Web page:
"Dallas" was a hit tv show in the late 70's and is experiencing a second 15 minutes of fame in the latest iteration, a summer replacement series (which should be your first hint that this is not serious drama). It was originally billed as the first nightime soap opera, a description that seems to be forgotten whenever I talk to people who are not from Dallas about what it is truly like to live or be from here. People seem to be able to watch "Days of Our Lives", "All My Children" , "Dynasty" or "Falcon's Crest" for years and realize that few people in real life experience the travails of Erica Kane or Crystal Carrington (and not be committed to an insane asylum as a result); yet otherwise intelligent folk from both East and West Coasts and places abroad for some reason take every aspect of "Dallas" to heart in some oil well-owning, pickup truck driving while fur coat wearing family-scheming Texas fantasy of what life is like in this seemingly glitzy modern city. I'm here to set you straight.
Growing up as a child in Dallas in the 1960's, my hometown was forever burdened with the moniker "the city that killed JFK". This was a colossal shame, but as a child, I was mostly only vaguely aware of the implications. All I knew was that it was hellishly hot in the summer, cold and windy in the winter, there were miles and miles of sprawling suburbs with very few trees, lots of churches, and our cultural experiences were very milk-toasty. Segregation ruled schools, movie theaters, courthouses and many public places until the 1970's. Movies that opened locally typically went up one degree of restricted rating: PG's went to PG-13 or R, R's went to X, etc. due entirely to the local movie rating board which pretty much did whatever it wanted. We had "blue laws" that forbade retail sales on Sundays, and liquor laws that forbade the selling of alcohol (either in stores or by the drink) in all but a few small areas (which were havens of iniquity) tucked away in "bad" parts of town. (Of course, this sort of zoning made it easier and more desirable for us to frequent these areas, as teenagers!) Our restaurant choices were pretty much limited to Tex-Mex and southern- there were no other sorts of ethnic eateries. Fresh seafood was unheard of until the late 1970's- after the building of DFW airport opened this city to the world. The only really fashionable, world-class tasteful thing we had going for us was the brilliant retail vision of Stanley Marcus and the luxury store his family ran, Neiman -Marcus. Dallas was, and still is, pretty much in the middle of nowhere and has little, naturally, to recommend it. Founded as a trading post on a largely unnavigable Trinity River (what other climes would call a creek), Dallas grew initially as a banking, finance, and retail center, and was a very conservative culture as a direct result. (In contrast to Houston, founded on a bay estuary and home to the oil industry/NASA/the Medical Center, which draws people from South America and the Middle East into a diverse cosmopolitan stew.) The added fact that for some reason, Dallas is the buckle on the Bible Belt, home of more Baptists per square mile than anywhere else on this planet, only adds to the overall conservative tone. (Classic joke: The Jews don't recognize Jesus Christ as their Lord and Savior. Protestants don't recognize the Pope as the spiritual head of their faith. And two Baptist in a liquor store don't "recognize" each other.) My childhood friend Monica was sent home the first day of elementary school for wearing pants. Her mother was from Germany and never heard of such a thing; we girls weren't allowed to wear pants to school until the early 1970's, around the time I was in the 5th grade.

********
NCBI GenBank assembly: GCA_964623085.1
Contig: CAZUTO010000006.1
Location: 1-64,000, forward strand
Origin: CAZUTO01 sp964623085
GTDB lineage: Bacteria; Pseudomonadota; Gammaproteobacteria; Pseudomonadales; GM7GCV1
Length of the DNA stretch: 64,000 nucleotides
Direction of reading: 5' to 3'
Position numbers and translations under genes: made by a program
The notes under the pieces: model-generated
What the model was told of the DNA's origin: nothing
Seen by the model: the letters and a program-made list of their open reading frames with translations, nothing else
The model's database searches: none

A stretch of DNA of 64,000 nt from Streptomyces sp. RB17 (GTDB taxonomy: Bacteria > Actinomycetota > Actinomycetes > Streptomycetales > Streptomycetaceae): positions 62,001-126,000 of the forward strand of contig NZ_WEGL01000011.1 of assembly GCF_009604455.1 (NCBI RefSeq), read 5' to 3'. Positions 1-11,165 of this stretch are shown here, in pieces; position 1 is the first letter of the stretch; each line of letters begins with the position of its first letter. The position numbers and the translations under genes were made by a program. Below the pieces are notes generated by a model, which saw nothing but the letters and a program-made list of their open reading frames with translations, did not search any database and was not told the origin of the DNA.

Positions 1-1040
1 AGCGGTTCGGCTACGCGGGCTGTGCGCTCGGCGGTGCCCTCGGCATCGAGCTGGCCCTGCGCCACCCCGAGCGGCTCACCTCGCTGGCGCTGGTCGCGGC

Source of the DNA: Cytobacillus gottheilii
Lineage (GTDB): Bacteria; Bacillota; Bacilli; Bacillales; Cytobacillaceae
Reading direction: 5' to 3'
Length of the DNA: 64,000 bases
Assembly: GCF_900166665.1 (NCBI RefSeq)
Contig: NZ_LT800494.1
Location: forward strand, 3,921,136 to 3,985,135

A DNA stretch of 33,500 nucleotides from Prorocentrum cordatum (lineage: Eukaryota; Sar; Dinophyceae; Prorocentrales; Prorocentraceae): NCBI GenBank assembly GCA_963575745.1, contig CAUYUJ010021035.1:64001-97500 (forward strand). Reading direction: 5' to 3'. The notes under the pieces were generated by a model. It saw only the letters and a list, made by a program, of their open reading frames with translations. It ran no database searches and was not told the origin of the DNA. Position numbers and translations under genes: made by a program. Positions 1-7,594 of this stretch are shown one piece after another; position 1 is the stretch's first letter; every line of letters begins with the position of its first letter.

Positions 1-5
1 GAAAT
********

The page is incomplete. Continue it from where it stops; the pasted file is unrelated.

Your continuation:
The building of the DFW "International" airport in 1972 really opened up this city to the world, and nowadays Dallas (and Ft Worth, all surrounding suburbs, and most Texas cities) function pretty much like any major city in America- but more like L.A. than NYC. DFW is now the fourth largest metropolitan area in the USA, according to the latest census information. (link at bottom of this post). It is a young city, only really growing since the invention of air conditioning post WWII. With unlimited land and a hot year round climate, it is more like Dubai than Chicago or Atlanta. Buildings are cement and glass or brick- we have too much rain/hailstorms/tornadoes for that charming stucco and red tile look found in other southwestern cities.